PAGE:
In The Devil's Highway, what challenges do migrants have to face?

Asked on by lees4756

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accessteacher | High School Teacher | (Level 3) Distinguished Educator

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I think perhaps the clearest description of the challenges that migrants face who are trying to enter the States illegally is shown in the opening paragraph of this powerful text. Note how the five men are depicted and what this says about the dangers implicit in trying to take the Devil's Highway into the States:

Five men stumbled out of the mountian pass so sunstruck they didn't know their own names, couldn't remember where they'd come from, had forgotten howlong they'd been lost... They were burned nearly black, their lips huge and cracking, what paltry drool still available to them spuming from their mouths in a salty foam as they walked. Their eyes were cloudy with dust, almost too dry to blink up a tear... They were drunk from having their brains baked in the pan, they were seeing God and devils, and tehy were dizzy from drinking their own urine, the poisons clogging their systems.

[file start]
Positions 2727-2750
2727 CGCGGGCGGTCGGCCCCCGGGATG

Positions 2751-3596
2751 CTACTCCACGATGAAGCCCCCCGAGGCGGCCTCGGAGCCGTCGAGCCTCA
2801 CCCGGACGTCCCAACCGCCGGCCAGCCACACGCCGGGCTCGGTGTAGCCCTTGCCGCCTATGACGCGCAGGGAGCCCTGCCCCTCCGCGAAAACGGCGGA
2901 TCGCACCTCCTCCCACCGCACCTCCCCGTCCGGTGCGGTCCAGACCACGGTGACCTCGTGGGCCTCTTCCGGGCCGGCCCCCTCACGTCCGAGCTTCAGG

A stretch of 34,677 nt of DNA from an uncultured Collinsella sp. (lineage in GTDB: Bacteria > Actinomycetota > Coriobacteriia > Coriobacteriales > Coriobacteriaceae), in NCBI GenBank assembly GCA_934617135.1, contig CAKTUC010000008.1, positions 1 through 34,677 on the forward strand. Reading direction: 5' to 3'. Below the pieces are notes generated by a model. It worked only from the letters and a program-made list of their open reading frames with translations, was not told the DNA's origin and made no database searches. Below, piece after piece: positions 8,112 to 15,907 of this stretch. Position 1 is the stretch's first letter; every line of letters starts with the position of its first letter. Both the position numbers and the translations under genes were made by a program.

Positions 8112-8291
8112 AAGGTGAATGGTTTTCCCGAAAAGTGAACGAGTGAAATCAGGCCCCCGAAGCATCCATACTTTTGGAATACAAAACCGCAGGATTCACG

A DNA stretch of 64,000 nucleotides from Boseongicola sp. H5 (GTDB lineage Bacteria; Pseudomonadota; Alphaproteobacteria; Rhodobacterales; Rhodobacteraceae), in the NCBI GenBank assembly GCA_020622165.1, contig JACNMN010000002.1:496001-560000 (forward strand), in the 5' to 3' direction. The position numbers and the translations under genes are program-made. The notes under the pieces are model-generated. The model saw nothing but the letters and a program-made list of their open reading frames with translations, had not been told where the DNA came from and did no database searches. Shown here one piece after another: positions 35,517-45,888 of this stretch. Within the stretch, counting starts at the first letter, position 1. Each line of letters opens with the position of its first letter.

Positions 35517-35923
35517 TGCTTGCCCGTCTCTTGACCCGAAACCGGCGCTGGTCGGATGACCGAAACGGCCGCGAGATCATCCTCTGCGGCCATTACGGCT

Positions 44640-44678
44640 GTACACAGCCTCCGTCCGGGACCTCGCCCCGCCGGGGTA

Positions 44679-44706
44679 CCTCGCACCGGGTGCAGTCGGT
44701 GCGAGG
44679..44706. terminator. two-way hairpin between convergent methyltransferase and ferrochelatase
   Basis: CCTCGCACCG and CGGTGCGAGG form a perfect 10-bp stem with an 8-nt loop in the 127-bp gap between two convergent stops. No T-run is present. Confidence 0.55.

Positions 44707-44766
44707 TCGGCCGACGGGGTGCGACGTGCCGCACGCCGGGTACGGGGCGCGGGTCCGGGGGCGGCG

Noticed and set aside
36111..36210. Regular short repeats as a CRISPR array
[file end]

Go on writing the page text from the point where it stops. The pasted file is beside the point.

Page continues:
One of the most horrific aspects of this text is the way that Urrea spares nothing in terms of describing the impact of dehydration on the human body. He goes into exact and precise detail of each stage of this process, imagining what the walkers might be thinking and feeling and focusing in on their internal organs and what is happening inside of them. This is by far the biggest challenge facing migrants choosing to enter the States through this way, as the many corpses that litter this patch of desert amply demonstrate. The territory is described variously as "unforgiving" and "relentless" and "vast," and for a human to choose to walk through it would be a very big risk indeed.


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